Seven years

I pressed End Call on my phone and dropped it in to my pocket, having finished a conversation with one of my sisters that two weeks previously I’d never given any thought that I would have.  Pulling my black raincoat around me against the cold winter wind of 2005 as it whipped round the building – the coat that this sister said made me look frightening to old ladies and children as it billowed out like a cloak as I marched along – I walked back through the automatic doors, pausing out of a recently-acquired habit to squirt anti-bacterial gel on my hands, and made my way to the lifts.  As I stood waiting for one of the four to arrive, it struck me that none of the people bustling around me knew, they had no idea what my story was, why I was there.

The lift doors opened and I stepped in after a few others, people who took no notice of the black-clad woman standing amongst them.  Just as I pressed the button marked 8, the doors started to close and a woman appeared in the quickly decreasing gap holding a carrycot.  I held my hand against one of the doors which hesitated then slid open again.  She stepped in, wafting further cold from outside into the lift.  “Thank you” she murmured.

The doors closed and the lift ascended, various people chattering, carrying flowers, a balloon, bags.  There was a ting, we halted, doors opened and people stepped out.  Once the doors closed again, it was just myself and the carrycot-holding lady left as we began to slowly drift upwards in our box.  I looked downwards, vaguely glancing at the contents of the carrycot.  Babies don’t normally hold much interest for me but, at that moment, I wanted something to focus on.  What I saw shocked me.  Nestled amongst the white blankets and under a pink, beribboned woolly hat was a face, a perfect little face – two closed eyes, symmetrical half-moons of dark eyelashes, a small bump of a nose and a rosebud mouth.  Slightly pink-tinged cheeks.  It was a tiny, tiny face, her whole head seemed little bigger than an orange.

“How old is she?” I blurted out.

“Six days” the lady answered.  Her voice sounded small, she sounded tired, she sounded worried.  Her face was pale, her hair frizzed by the cold and rain outside.  “She’s a bit small” she continued.  “She was a bit early.  My first, I’m rather terrified by her, I didn’t think she’d be this small”.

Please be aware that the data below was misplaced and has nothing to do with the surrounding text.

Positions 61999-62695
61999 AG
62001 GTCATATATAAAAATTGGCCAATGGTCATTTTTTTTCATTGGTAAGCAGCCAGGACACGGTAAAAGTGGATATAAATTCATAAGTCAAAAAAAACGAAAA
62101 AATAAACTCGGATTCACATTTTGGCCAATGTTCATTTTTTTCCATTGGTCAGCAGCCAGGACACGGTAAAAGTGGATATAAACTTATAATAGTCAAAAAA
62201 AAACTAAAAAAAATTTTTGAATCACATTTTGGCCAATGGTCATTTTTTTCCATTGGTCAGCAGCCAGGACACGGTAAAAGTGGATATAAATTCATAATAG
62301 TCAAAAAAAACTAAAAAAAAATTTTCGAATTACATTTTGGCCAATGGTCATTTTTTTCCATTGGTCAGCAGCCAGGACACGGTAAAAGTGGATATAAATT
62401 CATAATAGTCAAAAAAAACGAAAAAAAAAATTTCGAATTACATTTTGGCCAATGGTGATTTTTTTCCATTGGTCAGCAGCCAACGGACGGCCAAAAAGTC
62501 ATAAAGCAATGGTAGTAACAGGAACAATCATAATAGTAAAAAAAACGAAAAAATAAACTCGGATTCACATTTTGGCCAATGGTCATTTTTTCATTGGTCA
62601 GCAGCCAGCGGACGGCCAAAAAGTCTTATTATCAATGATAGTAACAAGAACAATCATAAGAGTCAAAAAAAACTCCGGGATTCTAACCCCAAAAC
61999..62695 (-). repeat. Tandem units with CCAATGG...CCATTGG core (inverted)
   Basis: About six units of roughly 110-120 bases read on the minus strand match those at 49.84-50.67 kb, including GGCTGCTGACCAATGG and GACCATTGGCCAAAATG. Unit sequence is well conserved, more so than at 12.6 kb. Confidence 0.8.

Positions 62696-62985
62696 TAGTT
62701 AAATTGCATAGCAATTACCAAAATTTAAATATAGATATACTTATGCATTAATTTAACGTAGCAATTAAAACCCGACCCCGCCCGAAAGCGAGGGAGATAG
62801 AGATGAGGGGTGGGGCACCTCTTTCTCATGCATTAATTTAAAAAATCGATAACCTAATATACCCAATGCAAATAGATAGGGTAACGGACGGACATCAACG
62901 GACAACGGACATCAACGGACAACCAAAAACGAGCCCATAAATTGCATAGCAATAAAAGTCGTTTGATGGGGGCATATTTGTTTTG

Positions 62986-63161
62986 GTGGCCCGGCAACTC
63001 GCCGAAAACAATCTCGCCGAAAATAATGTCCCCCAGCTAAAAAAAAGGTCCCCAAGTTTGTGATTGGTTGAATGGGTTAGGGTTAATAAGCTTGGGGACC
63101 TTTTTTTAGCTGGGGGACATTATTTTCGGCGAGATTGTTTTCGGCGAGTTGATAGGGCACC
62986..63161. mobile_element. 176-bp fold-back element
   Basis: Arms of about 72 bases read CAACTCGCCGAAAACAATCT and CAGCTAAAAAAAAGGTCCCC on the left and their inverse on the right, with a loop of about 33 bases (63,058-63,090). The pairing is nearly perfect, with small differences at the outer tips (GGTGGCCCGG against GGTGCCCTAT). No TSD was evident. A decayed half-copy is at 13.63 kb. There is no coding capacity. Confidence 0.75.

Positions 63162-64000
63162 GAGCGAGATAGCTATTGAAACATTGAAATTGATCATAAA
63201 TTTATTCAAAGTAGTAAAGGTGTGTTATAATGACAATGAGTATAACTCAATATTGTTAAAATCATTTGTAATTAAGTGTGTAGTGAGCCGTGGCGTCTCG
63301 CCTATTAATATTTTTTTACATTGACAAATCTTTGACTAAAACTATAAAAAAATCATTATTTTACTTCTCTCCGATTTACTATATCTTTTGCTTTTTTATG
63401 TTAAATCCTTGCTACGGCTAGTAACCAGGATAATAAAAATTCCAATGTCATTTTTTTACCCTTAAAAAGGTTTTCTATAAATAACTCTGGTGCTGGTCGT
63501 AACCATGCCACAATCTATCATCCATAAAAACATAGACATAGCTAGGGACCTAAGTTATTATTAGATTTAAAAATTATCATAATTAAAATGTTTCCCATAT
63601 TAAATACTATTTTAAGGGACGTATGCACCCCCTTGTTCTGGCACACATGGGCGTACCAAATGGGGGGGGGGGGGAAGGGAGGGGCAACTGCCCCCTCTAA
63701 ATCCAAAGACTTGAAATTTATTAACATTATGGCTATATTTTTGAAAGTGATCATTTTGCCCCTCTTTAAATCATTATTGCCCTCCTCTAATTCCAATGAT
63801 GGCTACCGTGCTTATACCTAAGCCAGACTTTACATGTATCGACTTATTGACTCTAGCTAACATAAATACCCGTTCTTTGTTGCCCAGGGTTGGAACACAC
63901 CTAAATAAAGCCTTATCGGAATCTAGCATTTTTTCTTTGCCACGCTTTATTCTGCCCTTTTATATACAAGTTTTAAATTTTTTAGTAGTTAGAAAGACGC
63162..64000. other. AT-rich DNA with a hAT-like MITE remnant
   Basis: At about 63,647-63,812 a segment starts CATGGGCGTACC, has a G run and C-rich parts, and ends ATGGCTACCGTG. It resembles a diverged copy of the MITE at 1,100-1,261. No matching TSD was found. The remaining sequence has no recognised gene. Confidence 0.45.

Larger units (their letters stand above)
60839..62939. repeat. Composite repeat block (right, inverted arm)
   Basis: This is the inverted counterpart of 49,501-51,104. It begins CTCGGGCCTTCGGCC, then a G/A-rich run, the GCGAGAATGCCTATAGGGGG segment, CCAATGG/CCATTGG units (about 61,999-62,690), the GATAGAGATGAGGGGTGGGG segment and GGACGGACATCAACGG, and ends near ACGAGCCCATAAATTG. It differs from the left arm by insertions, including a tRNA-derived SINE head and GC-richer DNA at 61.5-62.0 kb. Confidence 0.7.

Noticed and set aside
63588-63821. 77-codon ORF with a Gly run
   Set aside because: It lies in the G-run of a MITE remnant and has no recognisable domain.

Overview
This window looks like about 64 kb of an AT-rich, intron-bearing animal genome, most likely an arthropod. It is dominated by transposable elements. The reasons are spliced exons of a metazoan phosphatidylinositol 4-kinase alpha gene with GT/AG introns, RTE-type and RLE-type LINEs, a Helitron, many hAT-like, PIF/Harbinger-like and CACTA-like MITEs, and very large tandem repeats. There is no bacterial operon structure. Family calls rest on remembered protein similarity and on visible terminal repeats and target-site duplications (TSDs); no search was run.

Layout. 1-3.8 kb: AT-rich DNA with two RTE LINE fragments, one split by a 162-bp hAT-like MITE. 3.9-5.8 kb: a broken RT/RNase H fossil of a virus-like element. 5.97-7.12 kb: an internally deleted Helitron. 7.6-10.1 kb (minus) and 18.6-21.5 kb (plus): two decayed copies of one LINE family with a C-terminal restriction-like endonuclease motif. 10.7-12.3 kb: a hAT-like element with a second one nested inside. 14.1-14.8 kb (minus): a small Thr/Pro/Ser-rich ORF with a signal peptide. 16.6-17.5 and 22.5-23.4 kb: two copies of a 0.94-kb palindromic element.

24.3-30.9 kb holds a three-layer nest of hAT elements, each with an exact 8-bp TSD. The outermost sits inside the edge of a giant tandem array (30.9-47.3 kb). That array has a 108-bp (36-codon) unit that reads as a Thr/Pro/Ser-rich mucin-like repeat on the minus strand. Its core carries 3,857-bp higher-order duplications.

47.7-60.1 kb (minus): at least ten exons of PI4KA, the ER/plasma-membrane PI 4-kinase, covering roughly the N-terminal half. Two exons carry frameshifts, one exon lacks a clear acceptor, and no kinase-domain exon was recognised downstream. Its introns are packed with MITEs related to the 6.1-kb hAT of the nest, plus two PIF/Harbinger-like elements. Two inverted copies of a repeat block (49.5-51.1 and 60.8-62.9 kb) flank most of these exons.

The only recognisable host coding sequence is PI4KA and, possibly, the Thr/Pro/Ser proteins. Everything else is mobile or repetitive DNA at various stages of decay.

“How much does she weigh?”  I asked, my disbelief that a human could actually be so small and live – breathe in and out without the need of being surrounded by starched uniforms and bleeping machines.

“I’m not sure what she weighs now but she weighed 5lbs, 3oz when she was born”.  I laughed out loud.  The frizzy-haired lady looked at me quizzically, clearly laughing at her baby’s lack of baby-bouncing weight was not what she expected.

“I was 5lbs, 3oz when I was born”  I explained.  “At six days old, my mother apparently put me outside in my pram to get some fresh air.  It was winter and she told me she’d had to brush the snow off my pram before she brought me indoors”.  The lady audibly gasped and almost mouthed “My God”, my reaction having been exactly the same when my mother told me what she’d done with her newborn fourth child.  Both myself and the new mother looked down at her child, undoubtedly musing on the idea of putting something so small, so tiny, so vulnerable and precious outside in the snow completely shocking.  “You were fine” my mother had said at my outraged shock at her more than blase behaviour “You had lots of blankets, you had a hot water bottle wrapped up with you.  Did you no harm”.

“Clearly did you no harm” said the frizzy-haired lady and I was conscious of her looking at me, really looking at me, starting at my shoes and slowly upwards to my full height of 5’9″.

The lift tinged again, slowed to a halt and the doors opened at floor 8.  I gave the mother and child one last look and with a small smile stepped out, caught in a throng of people who’d just spilled out from other lifts as they hesitated to look at the signs pointing ways, signs I had no need to look at and signs I would not see again.

“Thank you” said a voice behind me.  I turned, not sure if the words were directed at me.  The frizzy-haired lady stood in the lift holding her tiny baby girl in her carrycot in one hand, her other hand holding the lift door open.  “Thank you” she said again.  She smiled.  She looked brighter.  “I feel a bit more reassured having seen you.  Thank your mother as well for me”.  I opened my mouth but there was nothing there.  What could I say?  How could I explain?